Typically, a local jurisdiction doesn't like to provide such recommendations, because they have no control within their processes over recommendations with regard to "higher levels" of government. I argued for including these provisions because "in theory, planners are supposed to add to and extend theory" and because these kinds of disconnects or incongruencies are uncovered at the local level, and if not communicated, it's not ever likely that the programs at the state level are clued into the disconnects.
So I am offering that section here:
State of Maryland policies
[deleted] is committed to working with other jurisdictions and agencies to develop congruent policies and programs to achieve mutually desirable improvements that support and extend a positive environment for walking and bicycling.
In the process of developing the Pedestrian and Bicycle Access Plan, a number of state policies were identified that with improvements, could provide stronger support to pedestrian and bicycle goals at the local level, in keeping with the goals and objectives of the State of Maryland 20 Year Bicycle & Pedestrian Access Master Plan.
1. Complete Streets requirements. The State Highway Administration has complete streets design requirements, which require that improvements to the pedestrian and bicycling environment be made to the greatest extent possible in all road projects. By extending the requirement for pedestrian and bicyclist accommodation to other state agencies, including siting decisions for public facilities either built for use by state agencies or funded by state agencies (such as the construction of local schools), smart growth and sustainable transportation objectives will be more easily achieved.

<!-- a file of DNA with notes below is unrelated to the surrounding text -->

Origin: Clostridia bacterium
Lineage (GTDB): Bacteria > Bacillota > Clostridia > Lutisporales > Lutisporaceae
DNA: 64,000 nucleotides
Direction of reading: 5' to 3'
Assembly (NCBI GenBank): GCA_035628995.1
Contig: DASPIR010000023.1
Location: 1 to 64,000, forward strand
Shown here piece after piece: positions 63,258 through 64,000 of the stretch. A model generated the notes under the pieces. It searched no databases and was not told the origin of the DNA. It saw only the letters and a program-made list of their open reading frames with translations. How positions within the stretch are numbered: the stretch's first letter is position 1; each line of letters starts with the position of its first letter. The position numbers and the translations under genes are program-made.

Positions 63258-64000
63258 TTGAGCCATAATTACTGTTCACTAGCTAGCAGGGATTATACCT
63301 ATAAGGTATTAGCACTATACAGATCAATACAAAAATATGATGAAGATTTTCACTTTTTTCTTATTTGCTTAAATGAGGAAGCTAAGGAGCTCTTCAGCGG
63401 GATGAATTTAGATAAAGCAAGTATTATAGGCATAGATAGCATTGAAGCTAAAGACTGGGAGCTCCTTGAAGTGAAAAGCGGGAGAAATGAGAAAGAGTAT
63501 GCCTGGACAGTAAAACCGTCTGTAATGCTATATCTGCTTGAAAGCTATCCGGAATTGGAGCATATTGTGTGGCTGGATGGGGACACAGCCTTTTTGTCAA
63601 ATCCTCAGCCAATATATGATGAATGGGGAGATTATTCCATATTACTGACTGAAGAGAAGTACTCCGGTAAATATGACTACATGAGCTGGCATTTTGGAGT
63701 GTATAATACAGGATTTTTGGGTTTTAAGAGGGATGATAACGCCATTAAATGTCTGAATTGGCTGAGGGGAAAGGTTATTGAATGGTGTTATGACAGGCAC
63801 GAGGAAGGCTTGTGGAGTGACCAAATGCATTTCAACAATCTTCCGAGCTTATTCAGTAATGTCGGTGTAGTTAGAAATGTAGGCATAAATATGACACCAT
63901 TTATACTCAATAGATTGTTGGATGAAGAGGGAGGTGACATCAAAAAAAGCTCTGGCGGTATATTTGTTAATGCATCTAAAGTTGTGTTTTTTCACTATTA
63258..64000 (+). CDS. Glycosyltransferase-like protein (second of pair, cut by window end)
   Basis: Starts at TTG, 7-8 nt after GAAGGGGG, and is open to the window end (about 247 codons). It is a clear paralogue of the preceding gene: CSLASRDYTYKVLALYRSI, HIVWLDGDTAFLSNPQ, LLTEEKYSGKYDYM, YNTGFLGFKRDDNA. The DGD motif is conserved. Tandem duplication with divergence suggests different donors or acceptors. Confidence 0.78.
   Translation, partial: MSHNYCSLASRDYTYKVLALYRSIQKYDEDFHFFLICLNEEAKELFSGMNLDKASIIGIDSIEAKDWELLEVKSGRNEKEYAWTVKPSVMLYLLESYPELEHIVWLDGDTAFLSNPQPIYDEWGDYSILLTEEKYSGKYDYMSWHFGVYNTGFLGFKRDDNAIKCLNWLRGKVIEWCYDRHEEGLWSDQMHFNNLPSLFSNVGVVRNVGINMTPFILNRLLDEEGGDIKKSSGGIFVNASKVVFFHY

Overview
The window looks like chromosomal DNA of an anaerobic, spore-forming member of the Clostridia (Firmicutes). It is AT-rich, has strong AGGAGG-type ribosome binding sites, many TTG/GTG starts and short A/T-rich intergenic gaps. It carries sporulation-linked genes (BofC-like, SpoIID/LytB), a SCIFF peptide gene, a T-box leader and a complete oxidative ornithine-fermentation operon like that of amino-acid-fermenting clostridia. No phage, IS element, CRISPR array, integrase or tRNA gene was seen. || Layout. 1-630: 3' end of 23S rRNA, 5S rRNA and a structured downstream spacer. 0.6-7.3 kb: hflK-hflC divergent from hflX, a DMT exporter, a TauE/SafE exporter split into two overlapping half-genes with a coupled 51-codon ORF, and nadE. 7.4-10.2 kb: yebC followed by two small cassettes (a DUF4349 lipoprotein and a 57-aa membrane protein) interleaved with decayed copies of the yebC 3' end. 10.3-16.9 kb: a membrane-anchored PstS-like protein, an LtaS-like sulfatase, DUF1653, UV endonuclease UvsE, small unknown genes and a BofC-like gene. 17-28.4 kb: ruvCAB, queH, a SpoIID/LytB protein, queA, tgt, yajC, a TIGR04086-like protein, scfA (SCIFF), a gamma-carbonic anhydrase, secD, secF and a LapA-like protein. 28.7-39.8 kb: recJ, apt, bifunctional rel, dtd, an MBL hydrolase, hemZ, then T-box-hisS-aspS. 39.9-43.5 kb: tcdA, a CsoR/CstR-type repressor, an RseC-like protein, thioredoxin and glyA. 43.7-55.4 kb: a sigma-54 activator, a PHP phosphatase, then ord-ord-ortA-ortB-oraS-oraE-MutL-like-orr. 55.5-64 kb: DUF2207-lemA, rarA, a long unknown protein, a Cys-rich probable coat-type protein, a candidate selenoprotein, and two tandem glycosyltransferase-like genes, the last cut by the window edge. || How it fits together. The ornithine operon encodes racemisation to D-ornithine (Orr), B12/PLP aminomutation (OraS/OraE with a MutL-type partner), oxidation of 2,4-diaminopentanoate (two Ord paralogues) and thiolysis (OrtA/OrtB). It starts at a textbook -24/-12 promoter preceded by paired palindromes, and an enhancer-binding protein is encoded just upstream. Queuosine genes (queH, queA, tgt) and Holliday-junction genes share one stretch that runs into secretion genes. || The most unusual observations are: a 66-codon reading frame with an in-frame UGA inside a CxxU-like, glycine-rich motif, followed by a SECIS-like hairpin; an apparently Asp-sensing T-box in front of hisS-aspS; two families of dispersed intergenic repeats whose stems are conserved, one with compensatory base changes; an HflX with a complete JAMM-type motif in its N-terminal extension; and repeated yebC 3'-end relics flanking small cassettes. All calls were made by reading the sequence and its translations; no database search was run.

2. Balanced transportation planning for local school districts. The most successful walk and bicycle to school programs occur as part of system wide planning and programming at the level of an entire school district. For example, school districts in Minneapolis and Boulder (among others), provide support for walk and bicycle to school programs as part of comprehensive transportation services including but not limited to the provision of bus transportation. The State of Washington requires that safe walk maps be created for all elementary schools in each school district in the state, and recommends that districts create a Traffic Safety Committee to address walk to school issues. Similar requirements in Maryland would accelerate the development of systematic and structured programs for entire school districts, which would be preferred over the ad hoc practices currently in force.
3. State university master plan requirements. State law requires that universities update their campus master plans every five years to ensure that facilities meet the institutions' needs. These requirements should include mandates for sustainable transportation planning and coordination with local jurisdictions.
4. Expanded share the road education via the Department of Motor Vehicles. At each of the four citizen workshops held in April 2010 for the Western Baltimore County Pedestrian and Bicycle Access Plan, a consensus recommendation was that “share the road” education for all modes (pedestrians, bicyclists, motorists) needed to be strengthened and improved.